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How to Recommend Front-End Products Like a Pro

How to Recommend Front-End Products Like a Pro by Elements magazine | pbahealth.com


February 20, 2015


How many front-end product recommendations are you making each day? Eight? Five? None?

A survey of independent pharmacies, Independent Pharmacy Shoppers: Who, What, and Why?, found that independent community pharmacies make an average of 10 product recommendations a day, but 41 percent of pharmacists surveyed said they make only one to five over-the-counter (OTC) product recommendations per day.

Recommending front-end products in combination with prescription sales can boost profitability and help patients. Plus, product recommendations build your reputation as a health care expert.

It’s not always easy to fit product recommendations into your already full workload. Plus, pharmacists want to feel like health providers—not salesmen. Check out these tips to help you make more product recommendations that actually matter to patients.

1. Situate products for successful sales

A new study from Hamacher Resource Group and the Healthcare Distribution Management Association, Pharmacist and Patient Conversations at Independent Pharmacy, found that front-end sales performance is stronger when the most commonly recommended products are located near the pharmacy counter.

Consider rearranging your products so the end caps or aisles closest to the pharmacy counter contain your favorite or most-recommended items. Having these products in front of you will help remind you to make recommendations.

2. Use knowledge to aid sales

According to the same Hamacher study, pharmacists cited vitamins, wound care and medicated skin care among the categories where patients needed more information and support.

Use your knowledge about these topics to offer advice and product recommendations to patients with these problems. Your expertise can help them select the right OTC product, and their purchases will boost your pharmacy’s bottom line.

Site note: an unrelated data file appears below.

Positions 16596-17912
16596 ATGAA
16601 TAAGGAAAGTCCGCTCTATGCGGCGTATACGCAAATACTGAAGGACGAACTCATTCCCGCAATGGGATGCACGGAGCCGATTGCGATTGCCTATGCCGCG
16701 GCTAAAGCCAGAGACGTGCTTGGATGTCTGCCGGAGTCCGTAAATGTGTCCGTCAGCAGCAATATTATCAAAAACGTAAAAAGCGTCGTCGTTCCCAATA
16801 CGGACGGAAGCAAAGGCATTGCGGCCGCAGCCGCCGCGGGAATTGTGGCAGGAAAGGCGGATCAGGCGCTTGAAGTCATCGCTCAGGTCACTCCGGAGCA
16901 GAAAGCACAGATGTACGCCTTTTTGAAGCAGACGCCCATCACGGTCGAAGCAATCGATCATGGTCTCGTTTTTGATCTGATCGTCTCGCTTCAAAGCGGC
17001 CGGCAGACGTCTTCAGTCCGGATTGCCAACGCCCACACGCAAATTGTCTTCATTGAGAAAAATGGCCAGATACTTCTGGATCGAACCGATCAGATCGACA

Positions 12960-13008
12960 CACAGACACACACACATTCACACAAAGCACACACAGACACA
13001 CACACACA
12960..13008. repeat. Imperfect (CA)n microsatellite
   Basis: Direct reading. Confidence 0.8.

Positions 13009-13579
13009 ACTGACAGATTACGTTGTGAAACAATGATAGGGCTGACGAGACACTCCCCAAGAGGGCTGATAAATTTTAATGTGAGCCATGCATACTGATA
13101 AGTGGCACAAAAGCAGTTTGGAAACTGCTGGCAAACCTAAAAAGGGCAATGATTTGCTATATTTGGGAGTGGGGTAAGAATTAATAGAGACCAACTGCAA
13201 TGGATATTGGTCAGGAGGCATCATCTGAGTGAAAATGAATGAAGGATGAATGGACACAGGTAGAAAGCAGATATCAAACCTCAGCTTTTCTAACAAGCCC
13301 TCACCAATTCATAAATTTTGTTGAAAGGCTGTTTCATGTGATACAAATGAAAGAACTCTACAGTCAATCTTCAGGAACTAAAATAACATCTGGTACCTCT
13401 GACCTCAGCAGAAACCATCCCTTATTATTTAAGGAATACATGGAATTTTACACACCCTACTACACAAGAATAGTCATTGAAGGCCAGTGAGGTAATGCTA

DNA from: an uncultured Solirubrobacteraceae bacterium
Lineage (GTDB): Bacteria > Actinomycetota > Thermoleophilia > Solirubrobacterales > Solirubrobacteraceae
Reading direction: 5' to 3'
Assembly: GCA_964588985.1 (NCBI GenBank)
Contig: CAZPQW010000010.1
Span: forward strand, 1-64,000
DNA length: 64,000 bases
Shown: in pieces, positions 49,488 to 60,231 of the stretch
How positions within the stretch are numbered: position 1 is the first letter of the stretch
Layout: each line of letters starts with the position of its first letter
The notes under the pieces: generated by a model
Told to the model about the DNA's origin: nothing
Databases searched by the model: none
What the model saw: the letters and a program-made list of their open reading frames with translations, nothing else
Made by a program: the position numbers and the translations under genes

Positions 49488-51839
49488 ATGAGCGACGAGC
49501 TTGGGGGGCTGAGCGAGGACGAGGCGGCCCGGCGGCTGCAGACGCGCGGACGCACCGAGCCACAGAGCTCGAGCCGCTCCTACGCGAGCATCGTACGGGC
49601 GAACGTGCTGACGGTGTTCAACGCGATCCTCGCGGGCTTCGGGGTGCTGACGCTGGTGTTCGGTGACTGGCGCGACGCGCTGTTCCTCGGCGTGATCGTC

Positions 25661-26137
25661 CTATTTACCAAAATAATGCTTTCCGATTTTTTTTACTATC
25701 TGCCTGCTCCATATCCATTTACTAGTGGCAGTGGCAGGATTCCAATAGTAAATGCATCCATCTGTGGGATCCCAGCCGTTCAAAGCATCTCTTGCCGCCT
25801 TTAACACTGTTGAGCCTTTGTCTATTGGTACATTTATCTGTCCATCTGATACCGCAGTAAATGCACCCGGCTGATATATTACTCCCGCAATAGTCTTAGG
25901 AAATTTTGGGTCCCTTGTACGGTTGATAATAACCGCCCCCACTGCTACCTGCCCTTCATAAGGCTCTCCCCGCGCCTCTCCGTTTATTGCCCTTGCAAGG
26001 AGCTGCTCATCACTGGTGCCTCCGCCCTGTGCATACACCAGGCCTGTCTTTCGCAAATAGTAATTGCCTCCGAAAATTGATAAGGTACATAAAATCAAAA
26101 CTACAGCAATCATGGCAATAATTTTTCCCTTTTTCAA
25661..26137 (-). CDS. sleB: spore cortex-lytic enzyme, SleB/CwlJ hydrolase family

3. Identify a need

Often, the best and most personal recommendations are made by identifying a patient’s need. Listen to patients’ issues, and then find a way you can help. If you don’t stock a product that patients are requesting, consider adding it to your lineup.

Pharmacists cited patient requests as the most common influencer on new product decisions, according to the Hamacher study. By adding products your patients request, you’ll fill their needs while earning more non-prescription sales.

4. Pick products to promote

Identify products you’re going to recommend ahead of time. You can create a rotating recommended product category that updates each week or month. Let staff members add their own favorite products into the group, too.

You can place samples of these products near the counter so you and your staff can easily point them out to patients. Having a preselected group will help boost non-prescription sales by giving you and your staff set products to recommend.

5. Know the trends

If you’re having difficulty figuring out what products to recommend, try researching commonly recommended products. For example, the American Pharmacists Association (APhA) conducts an annual survey that looks at what OTC products pharmacists most commonly recommend. If you’re unsure about what products to recommend to your patients, use this list for guidance.

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